Fury vows to appeal 'worst decision' after surviving late barrage
Tyson Fury will appeal to the World Boxing Council against the judges' decision to call his world title fight against Deontay Wilder a draw.
The Briton, his face marked and his hands sore after the battle which saw him knocked to the canvas twice, said: "I've never seen a worse decision in my life.
"I don't know what fight that judge who gave it 115-111 (to Wilder) was watching. That judge needs banning. He needs sacking or to go to Specsavers. Stuff like that gives boxing a bad name."
The other two judges scored the fight 114-112 in Fury's favour and 113-113, making it a split draw. The judging of Mexican-American Alejandro Rochin was called into question after his 115-111 scoreline, and the fact that he gave the first four rounds to defending champion Wilder.
Fury added: "I haven't seen as bad a decision since the first Lennox Lewis and Evander Holyfield fight. The world knows that I am the real WBC champion."
In an unforgettable final round Fury was caught and dropped with nearly two minutes left on the clock and went down flat on his back, his arms outstretched and his bruised head resting on the canvas as he stared high and blankly into the dark void up beyond the lights.
He spent a year of his life looking at the same despairing emptiness and we will never know what he saw on Saturday night that allowed him to stir.
In a neutral corner, performing his patented gig of destruction, was the fearsome American Deontay Wilder and his malevolent smile suddenly vanished as he watched the impossible from ten feet away. His WBC heavyweight belt and three-months of hype were meaningless in those shocking seconds. Fury woke with a visible shake and in one smooth second flipped and pushed his way to his feet.
All 18 stone of the fighting man moved from slumber just like he was getting up from an afternoon nap.
At his face, leaning across his chest, the referee Jack Reiss, a hardened veteran of savagery as boxing's no-nonsense third man, simply moved back, continued his count and allowed the fallen man to become the standing hero. It was quite incredible, simply the greatest recovery ever seen in a boxing ring. Fury was up at about nine and half seconds.
Wilder and 18,000 truly privileged fans gasped and hollered and dropped their heads back to howl at the ceiling.
It was the final round of the fight and from the very first bell the open narrative had sucked every single one of them deep into a living, breathing, panting and punching experience.
Fury had boxed the perfect fight, mixing accuracy with bravery with a bit of stupidity at times to make Wilder miss and, more importantly, to make the American think.
After six rounds I had Fury up by five rounds to one; Fury won the seventh and eighth and Wilder needed a knockout. Wilder loves knockouts and 39 of his previous 40 victims had been sent sprawling and often unconscious to the canvas.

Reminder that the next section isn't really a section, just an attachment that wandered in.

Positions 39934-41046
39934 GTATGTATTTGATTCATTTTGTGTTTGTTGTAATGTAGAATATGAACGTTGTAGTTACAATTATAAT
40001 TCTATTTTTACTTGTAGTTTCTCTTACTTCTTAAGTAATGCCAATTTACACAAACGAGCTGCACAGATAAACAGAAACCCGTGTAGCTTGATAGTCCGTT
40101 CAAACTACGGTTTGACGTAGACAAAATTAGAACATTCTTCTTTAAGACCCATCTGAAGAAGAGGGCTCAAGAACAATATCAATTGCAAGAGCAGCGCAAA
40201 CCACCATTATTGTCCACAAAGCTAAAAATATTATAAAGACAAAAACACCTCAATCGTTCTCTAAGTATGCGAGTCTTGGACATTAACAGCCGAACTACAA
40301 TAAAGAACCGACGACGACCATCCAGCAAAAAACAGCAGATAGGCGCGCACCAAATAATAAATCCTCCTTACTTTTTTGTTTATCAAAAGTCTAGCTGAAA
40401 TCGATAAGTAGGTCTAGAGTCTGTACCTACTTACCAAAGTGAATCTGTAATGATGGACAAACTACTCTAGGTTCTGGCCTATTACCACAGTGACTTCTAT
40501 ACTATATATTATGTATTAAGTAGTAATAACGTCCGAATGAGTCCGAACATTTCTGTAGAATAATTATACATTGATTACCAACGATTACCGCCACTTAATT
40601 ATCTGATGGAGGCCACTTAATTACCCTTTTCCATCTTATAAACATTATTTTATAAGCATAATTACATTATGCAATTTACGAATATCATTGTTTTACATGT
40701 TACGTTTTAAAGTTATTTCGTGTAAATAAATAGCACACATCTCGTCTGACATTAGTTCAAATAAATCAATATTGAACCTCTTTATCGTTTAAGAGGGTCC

Early in round nine, Fury, the fighting Gypsy King, was added to that long list of victims when an illegal right to the back of his head and a left hook to the cheek dropped him.
There was pandemonium in the Staples Centre, a din of screams and mixed shrieks of joy and fright.
In Fury's corner, outside the ropes and three-feet from my seat, Ben Davison, the young trainer, was calm.
"Keep moving, keep moving. Jab," he hollered and mouthed as Fury glanced over. At Davison's side Ricky Hatton and Freddie Roach were standing, hoping and pulling their hands high as a signal to Tyson if he looked over.
Fury had 1:50 to survive and he did, dancing, flicking out jabs, smiling as Wilder missed.
At the bell, a bell so few have answered when Wilder connects, Fury raised his gloves in victory in an act of defiance. I think Fury won the round, but it would be scored 10-8 in Wilder's favour.
Wilder, as the tenth started, needed more than a knockout, he needed the perfect knockout, a combination from the boxing sages - he needed a clean right and then a sickening left hook.
In rounds 10 and 11 he tried, but Fury was brilliant and won both rounds. That left the 12th and final round. It was an odd mix of calm and tension down next to Fury's corner and I stood, holding a rope to get as close as possible to get a sense of what the Big Lad had left. It felt, to me, that the whole arena was living the fight. It was breathless stuff. Unforgettable.
Wilder found the combination --it was not enough. Once Fury had regained his feet and satisfied Reiss that he could continue, there was over two minutes and ten seconds to survive. Nobody doubted that Wilder would land again to finish the dream. Nobody was sitting and five feet from me, to my right, Floyd Mayweather, was standing and screaming advice to his friend Deontay.
The ref shouted "box" and Fury, just to add to his status, moved and skipped and jabbed and recovered.
Wilder was broken at the bell - Fury ecstatic. He had won a fight at the very end of a tainted rainbow, a rainbow he had no right to walk across;
Fury had no right to walk free from a year of depression and wretched thoughts and 28-stone of surplus, which was like a moving cover of surrender. Fury had no right to be that man late on Saturday night in the middle of the ring.
"I did it, I did it," he said to Davison in a tender moment before the verdict was announced. There were tears of joy and relief in the ring.
The rest is, as they say, history. Jimmy Lennon Jr took the microphone, peerless as the master of ceremonies. "We have a split decision," said Lennon. There was an incredulous gasp. "The cheating f**kers," groaned Hatton. One judge went for Wilder, a bad score, and one for Fury and the final say was from the British judge and he scored it a draw. Both remain unbeaten, Wilder knew he had been gifted a vote and Fury simply shrugged: "We will have to do it all again," he said. They will, thankfully. (© Daily Telegraph, London)
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